Two schools in Jarrow and Stockton shut amid norovirus outbreak

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Hundreds of pupils were struck down with the winter vomiting bug

Two primary schools have been forced to shut after pupils and staff were taken ill with suspected norovirus.

St Mary's Catholic Primary School in Jarrow, South Tyneside, and St Mark's Church of England School in Stockton, on Teesside, are shut for a second day.

Hundreds of staff and pupils were struck down with vomiting and diarrhoea and they have shut to undergo a "deep clean".

Statements released by the schools said they would re-open on Monday.

A spokesman for Public Health England said: "Anyone that has diarrhoea and vomiting should stay away from work or school until they have been free of symptoms for 48 hours.

"Everyone should be encouraged to practice good hand hygiene and wash hands thoroughly and regularly at all times, but particularly after using the toilet and before eating."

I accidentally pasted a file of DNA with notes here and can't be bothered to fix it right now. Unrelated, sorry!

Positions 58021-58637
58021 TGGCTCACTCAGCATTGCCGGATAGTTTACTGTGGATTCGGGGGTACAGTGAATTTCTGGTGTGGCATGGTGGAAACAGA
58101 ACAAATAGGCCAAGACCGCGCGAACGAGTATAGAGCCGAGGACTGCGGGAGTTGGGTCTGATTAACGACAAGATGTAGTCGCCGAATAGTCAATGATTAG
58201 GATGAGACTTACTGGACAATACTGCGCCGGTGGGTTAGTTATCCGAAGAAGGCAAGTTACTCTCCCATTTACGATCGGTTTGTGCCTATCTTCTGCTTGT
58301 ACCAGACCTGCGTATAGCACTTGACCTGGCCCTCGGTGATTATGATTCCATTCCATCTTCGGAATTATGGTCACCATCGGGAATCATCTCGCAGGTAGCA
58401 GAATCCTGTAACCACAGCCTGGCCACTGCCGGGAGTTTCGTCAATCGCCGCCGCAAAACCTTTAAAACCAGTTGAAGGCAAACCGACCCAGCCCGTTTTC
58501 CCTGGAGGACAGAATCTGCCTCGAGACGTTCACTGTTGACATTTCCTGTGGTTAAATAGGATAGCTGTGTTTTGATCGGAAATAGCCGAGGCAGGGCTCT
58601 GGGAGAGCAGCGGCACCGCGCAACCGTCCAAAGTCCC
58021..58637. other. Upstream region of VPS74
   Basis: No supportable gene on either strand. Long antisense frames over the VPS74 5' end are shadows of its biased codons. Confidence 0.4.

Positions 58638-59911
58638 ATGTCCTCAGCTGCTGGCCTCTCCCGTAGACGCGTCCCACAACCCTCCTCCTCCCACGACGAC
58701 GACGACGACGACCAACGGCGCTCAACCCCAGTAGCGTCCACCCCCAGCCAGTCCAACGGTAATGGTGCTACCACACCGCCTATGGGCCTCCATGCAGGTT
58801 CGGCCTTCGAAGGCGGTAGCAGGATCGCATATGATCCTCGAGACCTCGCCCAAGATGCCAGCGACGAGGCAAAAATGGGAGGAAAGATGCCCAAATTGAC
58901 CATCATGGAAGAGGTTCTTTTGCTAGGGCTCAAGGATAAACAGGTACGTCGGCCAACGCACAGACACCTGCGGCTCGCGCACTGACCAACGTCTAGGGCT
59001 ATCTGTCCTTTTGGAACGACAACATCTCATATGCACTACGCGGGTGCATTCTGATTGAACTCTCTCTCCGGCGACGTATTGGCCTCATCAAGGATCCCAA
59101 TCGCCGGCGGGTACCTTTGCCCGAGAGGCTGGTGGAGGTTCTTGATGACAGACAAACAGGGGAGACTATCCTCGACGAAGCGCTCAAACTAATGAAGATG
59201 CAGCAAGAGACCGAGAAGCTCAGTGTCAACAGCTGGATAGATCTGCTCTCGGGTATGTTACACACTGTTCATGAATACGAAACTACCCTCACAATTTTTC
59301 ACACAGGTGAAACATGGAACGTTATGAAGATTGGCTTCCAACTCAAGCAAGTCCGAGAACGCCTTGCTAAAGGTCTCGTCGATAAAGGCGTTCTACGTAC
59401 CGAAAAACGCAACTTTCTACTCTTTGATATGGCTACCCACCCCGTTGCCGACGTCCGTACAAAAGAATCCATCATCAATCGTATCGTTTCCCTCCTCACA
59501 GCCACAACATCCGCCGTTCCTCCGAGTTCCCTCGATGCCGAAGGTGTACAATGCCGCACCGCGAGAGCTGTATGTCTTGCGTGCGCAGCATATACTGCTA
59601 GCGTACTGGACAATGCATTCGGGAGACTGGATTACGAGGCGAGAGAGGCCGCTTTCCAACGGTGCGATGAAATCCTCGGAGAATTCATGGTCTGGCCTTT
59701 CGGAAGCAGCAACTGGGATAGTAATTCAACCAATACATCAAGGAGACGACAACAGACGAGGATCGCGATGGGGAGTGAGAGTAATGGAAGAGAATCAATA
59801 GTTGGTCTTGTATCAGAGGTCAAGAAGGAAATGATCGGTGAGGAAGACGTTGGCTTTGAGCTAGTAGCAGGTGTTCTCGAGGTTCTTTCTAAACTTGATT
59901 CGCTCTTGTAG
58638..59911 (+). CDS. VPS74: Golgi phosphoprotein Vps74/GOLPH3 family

What is norovirus?

Sometimes known as "winter vomiting viruses" noroviruses are the most common cause of stomach bugs in the UK, affecting all ages.

It is estimated that between 600,000 and a million people in the UK become infected each year.

About 12 to 48 hours after becoming infected, the virus causes sudden onset of nausea followed by vomiting and diarrhoea.

The illness is not generally dangerous and most people make a full recovery within one to two days.

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